The influence of technology on healthcare quality and cost in recent times is immense. The progression in medical technology has undoubtedly led to substantial enhancements in patient care, enabling better disease detection and more effective treatments, among other benefits.
Yet, it has also escalated expenses, creating considerable difficulties for healthcare providers and patients.
But what makes medical technology so costly? Keith Knutsson, CEO of a medical technology accelerator, believes the creation of new medical technologies frequently necessitates comprehensive research and development (R&D) and an extended approval procedure to guarantee their safety and effectiveness. These products often demand substantial investment in infrastructure, upkeep, and training for correct utilization, which can be prohibitively expensive.
Here are three revolutionizing technological advancements and shifts that are currently underway and will continue to alter the landscape of healthcare in the future profoundly.
Digital Medical Records
Digital technology has brought about a positive shift in handling patient medical records. In the past, bulky paper files had to be physically transferred between departments, often leading to lost or damaged patient charts.
Locating these records during emergencies, especially at night or over the weekend, could be lengthy. Referrals were also cumbersome, requiring doctors to send a large box filled with the patient’s medical history. Medical records were scattered among specialists, resulting in disorganized and inefficient management. However, this chaotic scenario has been transformed with the advent of electronic health records (EHR).
Utilizing Virtual Reality for Medical Education
Virtual reality technology effectively situates an individual within a computer-generated environment, akin to a practice run before facing actual scenarios. It enables medical students to engage with simulated situations and locations that mirror the ones they’re likely to experience. This allows them to enhance their skills without needing to visit hospitals or physically interact with patients.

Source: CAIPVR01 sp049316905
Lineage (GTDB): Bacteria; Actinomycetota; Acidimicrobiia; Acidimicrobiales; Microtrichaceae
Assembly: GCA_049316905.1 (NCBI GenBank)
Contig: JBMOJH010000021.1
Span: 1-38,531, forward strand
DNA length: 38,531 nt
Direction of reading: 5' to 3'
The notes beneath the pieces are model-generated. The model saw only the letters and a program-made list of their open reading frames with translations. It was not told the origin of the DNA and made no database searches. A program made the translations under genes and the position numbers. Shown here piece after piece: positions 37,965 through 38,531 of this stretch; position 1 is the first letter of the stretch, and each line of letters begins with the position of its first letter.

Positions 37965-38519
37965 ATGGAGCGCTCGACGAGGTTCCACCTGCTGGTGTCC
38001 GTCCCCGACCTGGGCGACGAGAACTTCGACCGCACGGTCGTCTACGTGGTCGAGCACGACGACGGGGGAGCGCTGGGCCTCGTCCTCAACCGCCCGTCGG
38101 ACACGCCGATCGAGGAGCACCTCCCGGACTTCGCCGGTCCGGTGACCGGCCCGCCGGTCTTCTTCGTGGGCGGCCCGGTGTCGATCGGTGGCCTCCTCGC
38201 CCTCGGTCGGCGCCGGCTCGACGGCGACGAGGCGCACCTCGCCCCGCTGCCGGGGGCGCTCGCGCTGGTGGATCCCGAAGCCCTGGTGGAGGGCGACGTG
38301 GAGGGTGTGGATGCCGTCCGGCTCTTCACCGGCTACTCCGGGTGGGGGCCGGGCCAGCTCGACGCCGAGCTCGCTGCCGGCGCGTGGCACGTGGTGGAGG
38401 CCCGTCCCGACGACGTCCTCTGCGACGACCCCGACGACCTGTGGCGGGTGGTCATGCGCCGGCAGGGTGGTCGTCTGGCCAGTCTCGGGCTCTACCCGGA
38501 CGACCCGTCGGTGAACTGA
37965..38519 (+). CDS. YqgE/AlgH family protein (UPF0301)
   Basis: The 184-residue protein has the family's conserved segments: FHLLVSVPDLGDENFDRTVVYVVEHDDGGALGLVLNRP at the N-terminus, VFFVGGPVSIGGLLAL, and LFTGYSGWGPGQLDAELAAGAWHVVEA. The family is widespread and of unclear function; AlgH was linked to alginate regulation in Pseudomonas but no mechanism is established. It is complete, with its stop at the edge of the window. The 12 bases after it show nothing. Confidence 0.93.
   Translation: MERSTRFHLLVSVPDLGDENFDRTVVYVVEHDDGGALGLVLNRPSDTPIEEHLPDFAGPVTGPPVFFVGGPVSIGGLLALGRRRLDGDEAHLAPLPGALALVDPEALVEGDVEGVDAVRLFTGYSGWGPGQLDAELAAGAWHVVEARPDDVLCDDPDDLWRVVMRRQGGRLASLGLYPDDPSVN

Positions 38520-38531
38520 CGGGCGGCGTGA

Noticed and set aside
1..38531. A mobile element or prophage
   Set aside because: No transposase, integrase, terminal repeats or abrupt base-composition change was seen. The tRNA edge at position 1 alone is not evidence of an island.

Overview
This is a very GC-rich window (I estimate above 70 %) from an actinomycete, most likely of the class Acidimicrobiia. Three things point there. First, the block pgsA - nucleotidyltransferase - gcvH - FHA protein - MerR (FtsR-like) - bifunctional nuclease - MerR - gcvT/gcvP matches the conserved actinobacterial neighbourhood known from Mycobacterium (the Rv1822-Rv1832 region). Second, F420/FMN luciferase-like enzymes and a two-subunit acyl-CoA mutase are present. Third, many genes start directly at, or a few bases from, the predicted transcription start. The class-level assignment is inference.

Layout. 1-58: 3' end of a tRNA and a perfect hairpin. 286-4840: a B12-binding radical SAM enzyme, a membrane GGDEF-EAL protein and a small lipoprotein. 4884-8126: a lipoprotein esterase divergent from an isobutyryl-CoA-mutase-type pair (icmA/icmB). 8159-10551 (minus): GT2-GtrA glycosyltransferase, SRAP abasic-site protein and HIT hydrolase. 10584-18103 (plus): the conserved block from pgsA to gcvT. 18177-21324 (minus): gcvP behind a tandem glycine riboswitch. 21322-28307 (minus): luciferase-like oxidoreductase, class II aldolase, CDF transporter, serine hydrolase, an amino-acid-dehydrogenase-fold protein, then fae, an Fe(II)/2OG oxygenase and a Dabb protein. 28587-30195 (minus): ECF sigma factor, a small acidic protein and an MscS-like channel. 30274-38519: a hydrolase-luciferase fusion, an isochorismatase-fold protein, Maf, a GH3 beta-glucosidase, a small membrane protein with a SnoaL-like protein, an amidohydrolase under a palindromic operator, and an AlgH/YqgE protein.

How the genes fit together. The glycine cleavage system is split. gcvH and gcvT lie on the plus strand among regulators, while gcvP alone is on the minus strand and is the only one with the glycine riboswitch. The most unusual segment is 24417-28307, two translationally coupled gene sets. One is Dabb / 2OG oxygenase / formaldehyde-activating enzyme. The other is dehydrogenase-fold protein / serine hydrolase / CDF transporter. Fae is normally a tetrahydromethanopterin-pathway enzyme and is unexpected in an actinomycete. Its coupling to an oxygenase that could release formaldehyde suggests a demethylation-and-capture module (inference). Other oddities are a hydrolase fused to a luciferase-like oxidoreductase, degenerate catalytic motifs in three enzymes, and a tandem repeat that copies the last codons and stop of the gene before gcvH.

Keith Knutsson believes augmented reality solutions offer further benefits. Students or healthcare providers can retrieve information and reports while tending to their patients without interrupting their ongoing tasks. This can be achieved hands-free, using voice commands, or automatically displaying relevant data.
Wearables and IoT
The IoT, which comprises all physical devices embedded with sensors and software that facilitate connectivity to the internet, is more common than you might think. This is mainly due to the high ownership rates of smartphones. Smartwatches, although less widespread, are still widely used. These smart devices also find significant applications in the healthcare sector.
Even inanimate objects can be ‘outfitted’ with wearables in a hospital environment. Staff can easily manage inventory and monitor the occupied-to-vacant bed ratio by simply affixing small sensors to equipment and other items.
When coupled with appropriate software, these sensors can preemptively identify equipment issues, often before humans can. Such predictive maintenance ensures potential problems are rectified before they can impact patient care or the smooth operation of the hospital. These sensors can be employed on various medical equipment, including:
- X-ray machines
- CAT scanners
If you’re a smartwatch owner, your watch is likely programmed to track your daily step count. However, its potential for enhancing your health goes far beyond this essential feature. With the proper programming, it can also measure and monitor your heart rate, oxygen levels, blood volume and composition, and blood glucose levels. It could be a lifesaver. By accessing your family’s medical history and tracking your health data, your smartwatch can cross-reference both datasets and predict the onset of a chronic disease.
The healthcare industry has been significantly transformed by technology. It has not only streamlined internal procedures but also paved the way for robotic remote surgeries, underscoring the vital role of technology. With the advent of apps, patients can bypass long queues and schedule their medical appointments conveniently. Moreover, digital platforms enable healthcare providers to furnish clients with treatment details and test outcomes more efficiently and quickly.